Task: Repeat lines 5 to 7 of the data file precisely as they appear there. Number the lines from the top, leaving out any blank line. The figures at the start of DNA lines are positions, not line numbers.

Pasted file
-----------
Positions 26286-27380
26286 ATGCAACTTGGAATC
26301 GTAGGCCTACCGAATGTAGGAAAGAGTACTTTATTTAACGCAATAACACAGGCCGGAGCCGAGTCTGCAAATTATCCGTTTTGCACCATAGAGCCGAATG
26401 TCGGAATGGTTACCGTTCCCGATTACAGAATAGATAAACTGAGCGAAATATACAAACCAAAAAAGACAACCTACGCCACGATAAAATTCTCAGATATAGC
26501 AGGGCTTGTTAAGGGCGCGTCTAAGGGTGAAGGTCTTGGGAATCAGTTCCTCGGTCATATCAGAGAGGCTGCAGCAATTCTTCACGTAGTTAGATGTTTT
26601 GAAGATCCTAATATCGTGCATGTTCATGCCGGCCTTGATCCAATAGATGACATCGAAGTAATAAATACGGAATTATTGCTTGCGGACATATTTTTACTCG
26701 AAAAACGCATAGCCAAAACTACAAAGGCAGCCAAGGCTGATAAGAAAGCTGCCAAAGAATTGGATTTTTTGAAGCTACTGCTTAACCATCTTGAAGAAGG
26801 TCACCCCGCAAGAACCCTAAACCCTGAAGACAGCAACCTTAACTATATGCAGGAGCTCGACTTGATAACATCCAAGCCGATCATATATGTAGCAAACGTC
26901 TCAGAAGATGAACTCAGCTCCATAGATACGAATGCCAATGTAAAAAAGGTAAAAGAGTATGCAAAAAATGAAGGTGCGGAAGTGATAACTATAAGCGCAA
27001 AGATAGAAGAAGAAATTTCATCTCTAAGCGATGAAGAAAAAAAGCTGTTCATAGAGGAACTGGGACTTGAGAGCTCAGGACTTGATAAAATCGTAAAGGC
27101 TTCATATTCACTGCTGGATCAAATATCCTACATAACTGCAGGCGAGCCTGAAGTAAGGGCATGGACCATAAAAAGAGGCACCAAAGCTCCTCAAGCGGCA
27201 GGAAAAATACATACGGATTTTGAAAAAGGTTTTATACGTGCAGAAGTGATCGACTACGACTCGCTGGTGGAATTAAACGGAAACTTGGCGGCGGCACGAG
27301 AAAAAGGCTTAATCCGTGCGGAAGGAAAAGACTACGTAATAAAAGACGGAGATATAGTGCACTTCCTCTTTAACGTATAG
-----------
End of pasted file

26501 AGGGCTTGTTAAGGGCGCGTCTAAGGGTGAAGGTCTTGGGAATCAGTTCCTCGGTCATATCAGAGAGGCTGCAGCAATTCTTCACGTAGTTAGATGTTTT
26601 GAAGATCCTAATATCGTGCATGTTCATGCCGGCCTTGATCCAATAGATGACATCGAAGTAATAAATACGGAATTATTGCTTGCGGACATATTTTTACTCG
26701 AAAAACGCATAGCCAAAACTACAAAGGCAGCCAAGGCTGATAAGAAAGCTGCCAAAGAATTGGATTTTTTGAAGCTACTGCTTAACCATCTTGAAGAAGG